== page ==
Woman on the Beach

"Excellent"

Woman on the Beach Review


Certainly the most Gallic of current Asian filmmakers in his treatment of male/female interactions and dynamics, South Korean auteur Hong Sang-soo comes one step closer to recognition with Woman on the Beach, his second feature to get stateside release. Seven pictures into his career, Sang-soo has established a supremely refined style that culls together both American and French influences but obviously comes from his own thematic and textural obsessions.

Jealousy and behavior are at the heart of this tale of a trio of Seoul residents who head to the west coast. Director Kim (Kim Seung-woo), as he is referred to, has dragged his production designer Chang-wook (Kim Tae-woo) out to the coastline to finish the screenplay for his upcoming film, a quirky piece of buffoonery about a man who can't stop hearing Mozart called About Miracles. To ease Chang-waook's uncertainty, Kim agrees that Chang-wook's "girlfriend" Moon-sook (Go Hyun-jung) can come along as well. A composer who Kim describes as "amateur sounding," Moon-sook quickly points out on the drive to the coastal hotel that Chang-wook is not her boyfriend.

Let the games begin: As Chang-wook becomes confrontational with Kim to prove his manhood, Kim becomes even more ambivalent in his actions and idiotically nationalistic in his ramblings. When Kim asks who Moon-sook prefers, she says him but only a scene later says that he shares little with his film's dispositions: "You're just like any other Korean man." While Chang-wook passes out from boozing, the two find an abandoned room in a nearby hotel and sleep together, but the next day, neurotic and unsure of the "I Love You" he brandished the night before, Kim acts distant and worrisome. In defense, Moon-sook becomes spiteful, jealous, and overly chipper with Chang-wook as the three drive back to Seoul.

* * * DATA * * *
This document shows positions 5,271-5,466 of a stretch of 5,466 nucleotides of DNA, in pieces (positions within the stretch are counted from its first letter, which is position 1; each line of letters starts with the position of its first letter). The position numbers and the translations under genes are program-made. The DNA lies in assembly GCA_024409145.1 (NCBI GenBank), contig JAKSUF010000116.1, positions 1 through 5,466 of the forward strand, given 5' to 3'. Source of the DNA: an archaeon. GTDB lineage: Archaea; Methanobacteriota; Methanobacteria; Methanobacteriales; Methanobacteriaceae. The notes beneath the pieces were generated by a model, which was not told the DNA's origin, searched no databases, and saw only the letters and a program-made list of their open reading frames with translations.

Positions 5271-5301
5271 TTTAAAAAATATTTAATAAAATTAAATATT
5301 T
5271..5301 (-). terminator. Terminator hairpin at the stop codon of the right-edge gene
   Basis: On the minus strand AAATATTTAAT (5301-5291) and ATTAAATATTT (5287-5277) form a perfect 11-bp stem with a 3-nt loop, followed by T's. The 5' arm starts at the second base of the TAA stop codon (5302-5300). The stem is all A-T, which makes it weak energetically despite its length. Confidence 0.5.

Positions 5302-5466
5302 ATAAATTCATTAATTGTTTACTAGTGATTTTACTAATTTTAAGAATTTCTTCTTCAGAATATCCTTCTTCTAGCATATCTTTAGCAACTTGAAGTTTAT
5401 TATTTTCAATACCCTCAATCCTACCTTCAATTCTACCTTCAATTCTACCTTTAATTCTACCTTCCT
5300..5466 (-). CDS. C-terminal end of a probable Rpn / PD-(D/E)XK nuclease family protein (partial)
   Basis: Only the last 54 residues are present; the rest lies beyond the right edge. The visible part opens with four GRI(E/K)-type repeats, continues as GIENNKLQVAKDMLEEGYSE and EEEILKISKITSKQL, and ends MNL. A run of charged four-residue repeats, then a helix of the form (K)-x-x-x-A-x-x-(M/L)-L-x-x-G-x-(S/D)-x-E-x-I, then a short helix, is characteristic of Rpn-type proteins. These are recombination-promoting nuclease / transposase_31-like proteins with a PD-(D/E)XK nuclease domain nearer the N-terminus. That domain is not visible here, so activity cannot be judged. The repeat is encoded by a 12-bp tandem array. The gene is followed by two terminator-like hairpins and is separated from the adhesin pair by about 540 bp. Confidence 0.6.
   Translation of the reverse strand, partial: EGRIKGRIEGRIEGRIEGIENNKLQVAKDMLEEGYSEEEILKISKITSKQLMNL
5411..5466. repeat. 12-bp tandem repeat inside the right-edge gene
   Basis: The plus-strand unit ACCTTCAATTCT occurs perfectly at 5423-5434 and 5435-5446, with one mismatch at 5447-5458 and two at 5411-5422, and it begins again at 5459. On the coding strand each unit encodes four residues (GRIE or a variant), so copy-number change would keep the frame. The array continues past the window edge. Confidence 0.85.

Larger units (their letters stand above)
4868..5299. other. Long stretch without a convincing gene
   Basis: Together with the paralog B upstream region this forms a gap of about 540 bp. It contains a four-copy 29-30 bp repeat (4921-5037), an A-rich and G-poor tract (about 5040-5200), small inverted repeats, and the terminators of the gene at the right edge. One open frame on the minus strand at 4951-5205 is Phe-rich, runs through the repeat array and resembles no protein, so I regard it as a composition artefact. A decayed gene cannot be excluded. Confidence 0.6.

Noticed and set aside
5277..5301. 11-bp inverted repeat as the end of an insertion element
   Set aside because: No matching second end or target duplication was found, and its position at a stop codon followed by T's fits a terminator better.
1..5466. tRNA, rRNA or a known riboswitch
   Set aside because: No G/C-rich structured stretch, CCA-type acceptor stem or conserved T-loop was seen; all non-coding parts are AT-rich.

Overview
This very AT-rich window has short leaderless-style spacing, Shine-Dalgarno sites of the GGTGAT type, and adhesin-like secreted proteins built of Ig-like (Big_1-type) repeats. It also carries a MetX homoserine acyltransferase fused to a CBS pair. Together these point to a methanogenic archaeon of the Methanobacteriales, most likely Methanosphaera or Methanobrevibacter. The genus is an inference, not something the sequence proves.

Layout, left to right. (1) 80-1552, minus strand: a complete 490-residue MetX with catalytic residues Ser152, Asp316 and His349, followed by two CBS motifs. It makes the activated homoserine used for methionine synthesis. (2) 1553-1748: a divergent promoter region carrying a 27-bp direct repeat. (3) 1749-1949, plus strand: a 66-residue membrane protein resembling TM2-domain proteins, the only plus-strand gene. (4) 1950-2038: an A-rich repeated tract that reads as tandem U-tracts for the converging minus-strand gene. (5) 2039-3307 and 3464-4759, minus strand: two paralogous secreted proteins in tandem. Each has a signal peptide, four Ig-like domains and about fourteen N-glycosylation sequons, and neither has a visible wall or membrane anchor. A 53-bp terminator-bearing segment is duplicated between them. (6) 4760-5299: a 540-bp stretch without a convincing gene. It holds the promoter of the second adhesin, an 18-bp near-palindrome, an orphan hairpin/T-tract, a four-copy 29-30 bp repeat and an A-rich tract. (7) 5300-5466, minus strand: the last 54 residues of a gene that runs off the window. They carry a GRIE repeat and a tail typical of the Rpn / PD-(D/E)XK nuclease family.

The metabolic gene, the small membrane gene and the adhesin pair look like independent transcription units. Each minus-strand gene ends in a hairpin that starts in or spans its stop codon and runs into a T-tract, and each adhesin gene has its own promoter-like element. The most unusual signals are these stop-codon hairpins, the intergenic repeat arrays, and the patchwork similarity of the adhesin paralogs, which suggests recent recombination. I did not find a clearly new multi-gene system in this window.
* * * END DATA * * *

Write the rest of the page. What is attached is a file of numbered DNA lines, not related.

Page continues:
Though he has been a fixture of the New York Film Festival since 2002, Sang-soo's only other film to get a theatrical run was 2005's Woman is the Future of Man, a similar exercise in masculine ego about two friends trying to find the woman they both loved in their younger years. Though the atmosphere is befittingly more open in Beach, it closely resembles the subtly-disturbing behavioral observations that Future of Man engaged in. No wonder: Sang-soo deftly-blended pedigree borrows equally from Rohmer, Woody Allen, and Albert Brooks, all architects of socially-damaging neurosis. Like his influences, the filmmaker has a fascinating inability to let things end easily. The film even resembles a set of endings desperately reaching for a finale.

It's this same inability that finds Director Kim back at the beach two days later, leaving lonely and awkward phone messages for an unresponsive Moon-sook. Tracing over their brief encounter, which has become the new focus of his film, Kim meets Sun-hee (Song Sun-mi), a more bashful, lanky girl who reminds the director of Moon-sook (the girls look absolutely nothing alike). They talk and he eventually sleeps with her right before Moon-sook makes her way back to the coast to find her man waiting.

Whether this is something of a purging session for Sang-soo or not is up for debate, but if it is, it doesn't distract from the acts of self-terrorism that Kim puts himself through simply to have something to write about. Orchestrated with several instances of odd zoom-ins, it feels as if Sang-soo's observant nature goes as far as to infect the camera lens; inching its eye just a little closer to get every last piece of lacerative truth that these characters are dishing out to each other. Like the white dog that Moon-sook is obsessed with, Kim is beloved but ultimately feels that he must be abandoned and missed. In reality, Sang-soo bears the closest resemblance like Moon-sook: constantly embraced, silently waiting to be adored.

Aka Haebyonui yoin.



Facts and Figures

Run time: 100 mins

In Theaters: Thursday 31st August 2006

Distributed by: New Yorker Films

Reviews

Contactmusic.com: 4 / 5

Rotten Tomatoes: 86%
Fresh: 25 Rotten: 4

IMDB: 7.0 / 10

Cast & Crew

Director: Hong Sang-soo

Producer: Cho Jin-a

Starring: Kim Seung-woo as Director Kim Jung-rae, Hyun-jung Go as Kim Moon-Sook, Song Seon-Mi as Choi Sun-hee, Kim Tae-woo as Won Chang-wook, Choi Ban-Ya as Sun-hee's friend

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